Subscribe to LOVE
What if in the future, the subscription model manifested into the higher levels of Maslow’s Hierarchy, despite the premonitions of people today? To really bring this question to fruition, I designed a subscription concept with the one idea that got the lowest percentage of yes’s: a subscription to love.
I based the user journey from the narrative arch of a black mirror episode. The experience should balance along edge of realistic and completely "Out there". What makes Black Mirror so successful and compelling is the added element of realism that comes with each scenario. The plot lines all seem as though they could exist in some future version of our current reality. I strived to emulate this Black Mirror experience through the design.
I researched love to uncover ways to turn it into a subscription model and create a level of plausibility. Interestingly, love can be broken down into hormonal reactions in the brain. This provided a scientific element to a seemingly abstract concept; the “formula” for love creates the perfect concrete element that grounds the concept back to reality.
Transforming the science of love into a subscription
Chemically induce the hormonal reactions associated with love in the brain
Neurologically Feel Love!
Design - UX 🖊
Object Oriented User Experience Design
*Tangent: In tandem with my senior capstone studio, I took at Object Oriented User Experience (OOUX) class outside of Georgia Tech. OOUX focuses on the translation from the real world to the digital world as design has evolved from 3D to 2D. It is a process to ensure "digital ergonomics". Essentially, I learned how to create intuitive, digital-based designs for users. For more information, visit this website.*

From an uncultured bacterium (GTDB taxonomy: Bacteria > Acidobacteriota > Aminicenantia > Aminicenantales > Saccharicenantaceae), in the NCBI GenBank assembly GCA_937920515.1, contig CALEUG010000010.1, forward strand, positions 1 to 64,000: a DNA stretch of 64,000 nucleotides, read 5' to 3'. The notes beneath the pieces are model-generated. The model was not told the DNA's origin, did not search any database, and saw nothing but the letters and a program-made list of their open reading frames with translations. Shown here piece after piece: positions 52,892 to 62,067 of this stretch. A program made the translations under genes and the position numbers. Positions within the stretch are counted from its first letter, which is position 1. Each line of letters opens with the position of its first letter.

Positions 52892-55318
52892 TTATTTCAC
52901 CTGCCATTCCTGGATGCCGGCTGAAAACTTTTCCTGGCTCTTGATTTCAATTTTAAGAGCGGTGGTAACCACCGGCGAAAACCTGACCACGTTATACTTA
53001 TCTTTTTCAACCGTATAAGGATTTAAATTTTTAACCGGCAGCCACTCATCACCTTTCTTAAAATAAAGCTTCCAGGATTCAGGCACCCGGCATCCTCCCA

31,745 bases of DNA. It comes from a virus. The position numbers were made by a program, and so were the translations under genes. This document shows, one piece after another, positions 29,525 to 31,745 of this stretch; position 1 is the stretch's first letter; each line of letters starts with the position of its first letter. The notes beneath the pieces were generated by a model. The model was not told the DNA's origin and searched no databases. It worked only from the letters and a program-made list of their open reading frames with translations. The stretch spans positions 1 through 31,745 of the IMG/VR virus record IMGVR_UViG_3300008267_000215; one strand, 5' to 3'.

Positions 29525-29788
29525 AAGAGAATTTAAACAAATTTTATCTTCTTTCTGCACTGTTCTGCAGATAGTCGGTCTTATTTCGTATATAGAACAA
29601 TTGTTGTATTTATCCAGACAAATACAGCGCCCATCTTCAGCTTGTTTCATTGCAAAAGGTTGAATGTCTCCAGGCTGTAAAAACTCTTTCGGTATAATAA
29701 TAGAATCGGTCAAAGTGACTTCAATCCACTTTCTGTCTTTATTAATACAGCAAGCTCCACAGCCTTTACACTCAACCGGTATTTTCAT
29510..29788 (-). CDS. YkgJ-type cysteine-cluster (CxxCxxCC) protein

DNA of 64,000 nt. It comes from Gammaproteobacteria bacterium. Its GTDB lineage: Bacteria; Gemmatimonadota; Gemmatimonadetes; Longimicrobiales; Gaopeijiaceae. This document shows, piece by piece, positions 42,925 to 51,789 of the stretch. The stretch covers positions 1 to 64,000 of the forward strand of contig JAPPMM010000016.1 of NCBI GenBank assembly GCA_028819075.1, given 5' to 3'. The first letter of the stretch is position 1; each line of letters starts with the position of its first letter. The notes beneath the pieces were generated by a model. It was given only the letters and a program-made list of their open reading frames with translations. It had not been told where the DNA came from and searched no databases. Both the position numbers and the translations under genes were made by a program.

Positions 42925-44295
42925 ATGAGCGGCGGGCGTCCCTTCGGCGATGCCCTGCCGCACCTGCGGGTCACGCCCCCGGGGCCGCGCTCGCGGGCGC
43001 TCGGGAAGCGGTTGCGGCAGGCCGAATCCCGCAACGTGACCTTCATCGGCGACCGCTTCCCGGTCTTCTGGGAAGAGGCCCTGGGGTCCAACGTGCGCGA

In order to create intuitive digital experiences, according to OOUX, designers must identify the main nouns, or real-world objects, related to a system. The initial process, called Noun Foraging, is a brain dump of all of the nouns related to the product being designed.
I thought about all of the different nouns related to "Love". I then prioritized the main objects in a process called Object Prioritization. I did this by reviewing the interviews I had initially conducted, the articles about Love, and the brainstorming sketches to find correlations and repeated objects.
The four objects identified in the object discovery phase created the foundation for the app. I then created an Object Map, which helped detail out the content and actions within the app. An object map helps explain the relationship between the main objects in an app. I outlined the actions that the user can take on each object [capabilities] as well as the elements that make up the structure of each object [content chunks and metadata].